When I defended my PhD last August, I was incredibly nervous. I had my powerpoint and quotes from James Joyce ready (if I ever need to feel smart, I fall back on the Joyce–cheesy yes, but helpful to me). I went through my speech and began to answer questions from the five-person panel in front of me. Some were challenging, some were actually quite fun. And then, I was told by my adviser that there were a few questions from the external reader. That’s when the defense got downright difficult. I think I stumbled my way through them well enough, because I got to drink the bubbly and have folks call me doctor.
Professor Barry Chevannes was the external reader for my PhD. Not only were his questions tough, but when I received his notes after the defense, it got even tougher. He had problems with just about everything–the beginning, middle and end. There were a couple moments that he found positive, but it was an incredibly scathing critique of a document I’d put quite a piece of my life into. He’d even found just about every little typo.
When I went to the University of the West Indies in the fall, it took me about a month to get up the nerve to speak to Professor Chevannes. I had met him a couple of times, and he was always enthusiastic about my research, connecting me with all sorts of interesting and informative people from Giulia Bonacci to Jakes Homiak. I first really got to know him when, after a Revival table ceremony at UWI in July of 2008, he drove myself and Steven Jacobs back to the Nettleford residences. We were some of the few conference attendees who had stayed through the night until the end of the ceremony. We were on our way to walk back and Professor Chevannes offered us a ride, chatting about religion and history and Jamaica. It was the perfect ending to an incredible evening.
I was concerned, however, that his reading of my thesis had changed all this positivity. I thought I’d let him down with my crumby thesis. So I would think about calling him and then I wouldn’t. I’d sit in the library editing my thesis for final submission, going over and over his comments and complaints, sure that he’d lost respect for me and my research. Finally, after much goading by my adviser and boyfriend, I called him up and made an appointment.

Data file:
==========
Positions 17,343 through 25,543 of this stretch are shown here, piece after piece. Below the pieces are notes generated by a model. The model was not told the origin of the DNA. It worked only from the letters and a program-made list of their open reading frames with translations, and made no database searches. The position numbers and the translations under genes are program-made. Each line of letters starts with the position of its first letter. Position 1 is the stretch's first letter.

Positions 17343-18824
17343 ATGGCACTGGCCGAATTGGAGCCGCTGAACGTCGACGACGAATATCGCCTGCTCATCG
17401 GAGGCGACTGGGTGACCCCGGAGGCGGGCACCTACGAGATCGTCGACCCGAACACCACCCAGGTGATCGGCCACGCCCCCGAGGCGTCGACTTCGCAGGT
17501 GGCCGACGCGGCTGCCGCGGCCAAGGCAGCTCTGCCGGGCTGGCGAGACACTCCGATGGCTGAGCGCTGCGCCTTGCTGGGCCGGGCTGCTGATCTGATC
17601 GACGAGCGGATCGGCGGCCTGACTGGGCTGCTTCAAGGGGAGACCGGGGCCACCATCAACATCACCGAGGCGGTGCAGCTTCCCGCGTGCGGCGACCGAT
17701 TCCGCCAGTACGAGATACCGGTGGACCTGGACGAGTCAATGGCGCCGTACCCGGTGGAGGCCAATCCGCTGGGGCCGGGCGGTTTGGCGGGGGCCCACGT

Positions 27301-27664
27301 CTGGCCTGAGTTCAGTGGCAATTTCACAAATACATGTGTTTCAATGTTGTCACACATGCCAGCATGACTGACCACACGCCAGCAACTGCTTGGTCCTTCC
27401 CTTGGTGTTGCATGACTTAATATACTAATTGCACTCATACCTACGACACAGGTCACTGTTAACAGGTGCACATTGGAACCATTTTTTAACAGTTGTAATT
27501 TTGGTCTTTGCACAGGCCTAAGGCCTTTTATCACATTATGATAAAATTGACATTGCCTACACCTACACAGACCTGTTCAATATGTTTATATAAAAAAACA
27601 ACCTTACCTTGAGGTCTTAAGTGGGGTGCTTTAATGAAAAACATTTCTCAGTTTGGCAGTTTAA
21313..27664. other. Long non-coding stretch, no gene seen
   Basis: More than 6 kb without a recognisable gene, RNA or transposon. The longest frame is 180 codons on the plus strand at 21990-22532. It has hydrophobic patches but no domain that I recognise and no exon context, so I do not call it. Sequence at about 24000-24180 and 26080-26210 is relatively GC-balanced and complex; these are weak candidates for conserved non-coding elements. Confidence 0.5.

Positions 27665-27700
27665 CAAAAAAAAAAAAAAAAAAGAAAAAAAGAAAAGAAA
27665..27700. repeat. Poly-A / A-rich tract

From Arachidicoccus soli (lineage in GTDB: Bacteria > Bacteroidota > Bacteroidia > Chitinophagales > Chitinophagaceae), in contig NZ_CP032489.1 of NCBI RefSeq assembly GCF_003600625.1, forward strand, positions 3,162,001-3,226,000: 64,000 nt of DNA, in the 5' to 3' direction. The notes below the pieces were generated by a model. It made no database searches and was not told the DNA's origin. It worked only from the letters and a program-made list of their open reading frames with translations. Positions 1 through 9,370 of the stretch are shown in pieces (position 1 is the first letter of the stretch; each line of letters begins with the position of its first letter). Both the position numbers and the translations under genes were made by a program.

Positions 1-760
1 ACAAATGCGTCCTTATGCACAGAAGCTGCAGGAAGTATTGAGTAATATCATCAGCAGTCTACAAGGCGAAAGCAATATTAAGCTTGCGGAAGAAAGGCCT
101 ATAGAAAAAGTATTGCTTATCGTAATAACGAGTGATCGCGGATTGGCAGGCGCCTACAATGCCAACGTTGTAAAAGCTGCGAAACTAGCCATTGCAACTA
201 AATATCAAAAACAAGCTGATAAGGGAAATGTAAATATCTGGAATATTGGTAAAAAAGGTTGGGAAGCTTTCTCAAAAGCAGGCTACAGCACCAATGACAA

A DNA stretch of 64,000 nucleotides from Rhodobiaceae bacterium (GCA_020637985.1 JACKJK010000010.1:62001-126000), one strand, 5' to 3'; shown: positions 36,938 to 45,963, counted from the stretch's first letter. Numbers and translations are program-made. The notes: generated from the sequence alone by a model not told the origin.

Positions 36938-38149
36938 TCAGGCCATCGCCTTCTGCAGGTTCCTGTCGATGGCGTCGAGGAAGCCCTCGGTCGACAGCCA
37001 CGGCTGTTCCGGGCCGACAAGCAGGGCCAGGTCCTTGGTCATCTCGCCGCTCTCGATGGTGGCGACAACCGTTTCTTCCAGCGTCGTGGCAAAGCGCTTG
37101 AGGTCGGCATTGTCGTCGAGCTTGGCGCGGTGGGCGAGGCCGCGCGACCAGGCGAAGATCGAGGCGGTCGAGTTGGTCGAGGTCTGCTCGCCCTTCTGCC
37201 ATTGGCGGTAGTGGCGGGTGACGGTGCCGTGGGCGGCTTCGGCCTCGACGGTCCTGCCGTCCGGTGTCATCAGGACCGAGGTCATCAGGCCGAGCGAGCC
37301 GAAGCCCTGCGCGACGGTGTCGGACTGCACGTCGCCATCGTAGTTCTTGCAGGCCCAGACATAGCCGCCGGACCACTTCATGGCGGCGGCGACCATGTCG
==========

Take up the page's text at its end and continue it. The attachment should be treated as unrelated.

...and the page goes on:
Going to Professor Chevannes’s office, in recent years, meant going to the lovely new peach buildings on the UWI campus, but his office looked as if he’d been installed there for ever. There were books and papers everywhere. I’d chatted with him in this office when I was working on my thesis (having him look quizzically at pamphlets published by groups of anti-Rastafari Ethiopian protestants who’d quoted his work completely out of context) and I entered this time, nervously grasping the post-it-noted, dogeared version of my dissertation and the equally dog-eared copy of his reading notes on said dissertation.
After a bit of chit chat, and his congratulations on my successful defense, he asked me what I had thought about his comments. I started to talk about how valuable I found his comments and went on about how I saw my thesis as the beginnings of a larger project…and then he cut me off, saying, quite seriously, “Erin, really, what did you think of the comments?”
I paused, looked at him and said, hesitatingly, “Well, I thought they were, well, a little severe…” At this point, Professor Chevannes’s very serious expression transformed into a smile and then he started laughing. “Then I did my job!” he exclaimed, and I couldn’t hold back a smile of my own. “They call it a defense for a reason,” he said.
Today, I think back to that moment. To the fact that Professor Chevannes always did his job, and did it exceptionally. He was right, academia is about the defense of ideas. Though I still struggle with this fact, Professor Chevannes was trying to teach me that I need not fear criticism, that it simply exists to help one improve. With his commitment to community, Kingston, Jamaica, fatherhood, Rastafari, anthropology, and so far beyond, I was but one of so many he taught so much–and he will be missed.